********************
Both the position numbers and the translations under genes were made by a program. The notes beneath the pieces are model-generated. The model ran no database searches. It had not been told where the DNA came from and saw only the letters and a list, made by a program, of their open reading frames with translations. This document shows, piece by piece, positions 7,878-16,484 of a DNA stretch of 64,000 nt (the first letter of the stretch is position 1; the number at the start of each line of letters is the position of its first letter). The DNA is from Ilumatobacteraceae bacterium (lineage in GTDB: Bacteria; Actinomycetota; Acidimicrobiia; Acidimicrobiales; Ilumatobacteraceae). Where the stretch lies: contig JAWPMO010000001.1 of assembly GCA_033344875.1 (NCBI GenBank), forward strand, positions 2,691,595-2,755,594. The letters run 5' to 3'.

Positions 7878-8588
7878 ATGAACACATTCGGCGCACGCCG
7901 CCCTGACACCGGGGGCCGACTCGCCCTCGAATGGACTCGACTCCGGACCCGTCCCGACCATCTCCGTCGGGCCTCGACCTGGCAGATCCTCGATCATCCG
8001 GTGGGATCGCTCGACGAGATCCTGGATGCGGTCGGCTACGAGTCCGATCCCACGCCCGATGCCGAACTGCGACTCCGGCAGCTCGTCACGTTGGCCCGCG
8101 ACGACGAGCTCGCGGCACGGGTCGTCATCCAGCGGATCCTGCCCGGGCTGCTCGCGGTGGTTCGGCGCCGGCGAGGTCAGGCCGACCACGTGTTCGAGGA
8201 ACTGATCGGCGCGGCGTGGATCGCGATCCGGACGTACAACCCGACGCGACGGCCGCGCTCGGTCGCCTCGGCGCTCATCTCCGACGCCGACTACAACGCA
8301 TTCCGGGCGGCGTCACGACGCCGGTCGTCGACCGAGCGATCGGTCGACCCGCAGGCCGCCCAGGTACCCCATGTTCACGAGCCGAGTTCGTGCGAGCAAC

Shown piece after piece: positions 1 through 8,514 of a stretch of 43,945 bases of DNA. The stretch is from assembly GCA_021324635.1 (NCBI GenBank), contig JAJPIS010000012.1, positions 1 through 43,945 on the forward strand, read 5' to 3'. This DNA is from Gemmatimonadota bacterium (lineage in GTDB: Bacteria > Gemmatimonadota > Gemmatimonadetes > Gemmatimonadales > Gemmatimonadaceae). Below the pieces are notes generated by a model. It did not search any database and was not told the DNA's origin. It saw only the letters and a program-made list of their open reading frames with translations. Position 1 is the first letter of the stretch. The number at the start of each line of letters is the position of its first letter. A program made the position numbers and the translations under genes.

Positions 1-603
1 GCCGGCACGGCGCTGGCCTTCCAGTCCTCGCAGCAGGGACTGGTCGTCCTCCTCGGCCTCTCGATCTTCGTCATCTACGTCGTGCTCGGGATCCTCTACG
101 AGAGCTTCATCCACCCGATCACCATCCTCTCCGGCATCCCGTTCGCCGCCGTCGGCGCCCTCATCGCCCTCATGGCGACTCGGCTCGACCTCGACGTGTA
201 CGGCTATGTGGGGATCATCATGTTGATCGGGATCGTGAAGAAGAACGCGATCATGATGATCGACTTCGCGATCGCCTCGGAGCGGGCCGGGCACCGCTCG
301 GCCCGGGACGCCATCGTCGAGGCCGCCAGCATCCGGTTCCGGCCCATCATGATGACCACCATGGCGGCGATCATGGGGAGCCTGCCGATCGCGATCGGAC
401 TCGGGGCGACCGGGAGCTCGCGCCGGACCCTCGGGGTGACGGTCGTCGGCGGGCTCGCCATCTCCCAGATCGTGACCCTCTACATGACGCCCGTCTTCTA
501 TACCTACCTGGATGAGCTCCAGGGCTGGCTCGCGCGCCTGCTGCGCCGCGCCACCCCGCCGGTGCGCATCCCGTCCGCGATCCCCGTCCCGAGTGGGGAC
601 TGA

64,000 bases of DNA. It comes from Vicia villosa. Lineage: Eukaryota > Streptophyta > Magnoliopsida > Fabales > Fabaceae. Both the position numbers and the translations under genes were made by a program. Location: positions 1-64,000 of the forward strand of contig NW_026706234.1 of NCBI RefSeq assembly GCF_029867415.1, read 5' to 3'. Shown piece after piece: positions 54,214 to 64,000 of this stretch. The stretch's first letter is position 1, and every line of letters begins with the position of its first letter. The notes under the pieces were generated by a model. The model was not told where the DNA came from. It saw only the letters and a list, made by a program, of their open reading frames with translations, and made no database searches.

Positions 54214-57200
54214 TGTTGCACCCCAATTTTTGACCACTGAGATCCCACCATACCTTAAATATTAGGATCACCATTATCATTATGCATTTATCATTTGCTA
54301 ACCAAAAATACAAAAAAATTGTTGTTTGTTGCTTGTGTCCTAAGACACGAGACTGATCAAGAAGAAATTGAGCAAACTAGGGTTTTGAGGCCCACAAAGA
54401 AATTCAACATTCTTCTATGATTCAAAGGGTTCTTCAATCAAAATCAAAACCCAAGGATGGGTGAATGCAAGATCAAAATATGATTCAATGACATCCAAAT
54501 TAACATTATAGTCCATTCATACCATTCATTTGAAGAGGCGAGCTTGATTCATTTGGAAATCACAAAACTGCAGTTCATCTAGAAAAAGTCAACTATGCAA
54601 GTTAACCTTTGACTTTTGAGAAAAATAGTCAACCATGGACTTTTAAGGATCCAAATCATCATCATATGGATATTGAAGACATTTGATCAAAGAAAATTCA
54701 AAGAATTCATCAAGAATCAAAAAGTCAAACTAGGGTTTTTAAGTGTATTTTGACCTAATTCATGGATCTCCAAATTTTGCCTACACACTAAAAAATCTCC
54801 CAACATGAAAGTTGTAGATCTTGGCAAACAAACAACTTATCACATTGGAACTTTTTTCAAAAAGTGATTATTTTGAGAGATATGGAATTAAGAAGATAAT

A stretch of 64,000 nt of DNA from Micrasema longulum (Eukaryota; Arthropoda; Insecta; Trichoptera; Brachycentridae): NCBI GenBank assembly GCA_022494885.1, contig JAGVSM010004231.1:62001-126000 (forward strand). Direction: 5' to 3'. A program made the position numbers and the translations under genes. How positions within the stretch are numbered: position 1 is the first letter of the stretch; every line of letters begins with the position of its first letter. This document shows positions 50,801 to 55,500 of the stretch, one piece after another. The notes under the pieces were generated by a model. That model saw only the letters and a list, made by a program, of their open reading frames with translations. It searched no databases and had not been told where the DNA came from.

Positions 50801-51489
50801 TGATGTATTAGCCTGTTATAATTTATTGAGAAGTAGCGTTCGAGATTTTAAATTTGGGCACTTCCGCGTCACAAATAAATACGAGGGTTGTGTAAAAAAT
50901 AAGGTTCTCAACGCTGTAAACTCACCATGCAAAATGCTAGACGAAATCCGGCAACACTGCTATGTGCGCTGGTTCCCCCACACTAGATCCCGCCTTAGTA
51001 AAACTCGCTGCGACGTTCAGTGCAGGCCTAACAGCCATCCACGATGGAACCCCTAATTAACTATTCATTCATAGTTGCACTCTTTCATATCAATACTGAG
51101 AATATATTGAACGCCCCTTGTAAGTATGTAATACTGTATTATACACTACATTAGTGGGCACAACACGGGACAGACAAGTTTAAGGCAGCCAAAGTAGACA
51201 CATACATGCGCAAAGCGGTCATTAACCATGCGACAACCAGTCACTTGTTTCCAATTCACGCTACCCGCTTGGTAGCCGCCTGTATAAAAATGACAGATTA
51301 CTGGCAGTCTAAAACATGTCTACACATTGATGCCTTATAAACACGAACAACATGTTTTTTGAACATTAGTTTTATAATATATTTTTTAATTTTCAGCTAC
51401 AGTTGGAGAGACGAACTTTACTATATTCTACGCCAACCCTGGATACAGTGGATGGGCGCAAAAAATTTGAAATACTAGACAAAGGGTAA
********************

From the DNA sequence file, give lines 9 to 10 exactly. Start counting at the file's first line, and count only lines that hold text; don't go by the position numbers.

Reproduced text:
Shown piece after piece: positions 1 through 8,514 of a stretch of 43,945 bases of DNA. The stretch is from assembly GCA_021324635.1 (NCBI GenBank), contig JAJPIS010000012.1, positions 1 through 43,945 on the forward strand, read 5' to 3'. This DNA is from Gemmatimonadota bacterium (lineage in GTDB: Bacteria > Gemmatimonadota > Gemmatimonadetes > Gemmatimonadales > Gemmatimonadaceae). Below the pieces are notes generated by a model. It did not search any database and was not told the DNA's origin. It saw only the letters and a program-made list of their open reading frames with translations. Position 1 is the first letter of the stretch. The number at the start of each line of letters is the position of its first letter. A program made the position numbers and the translations under genes.

Positions 1-603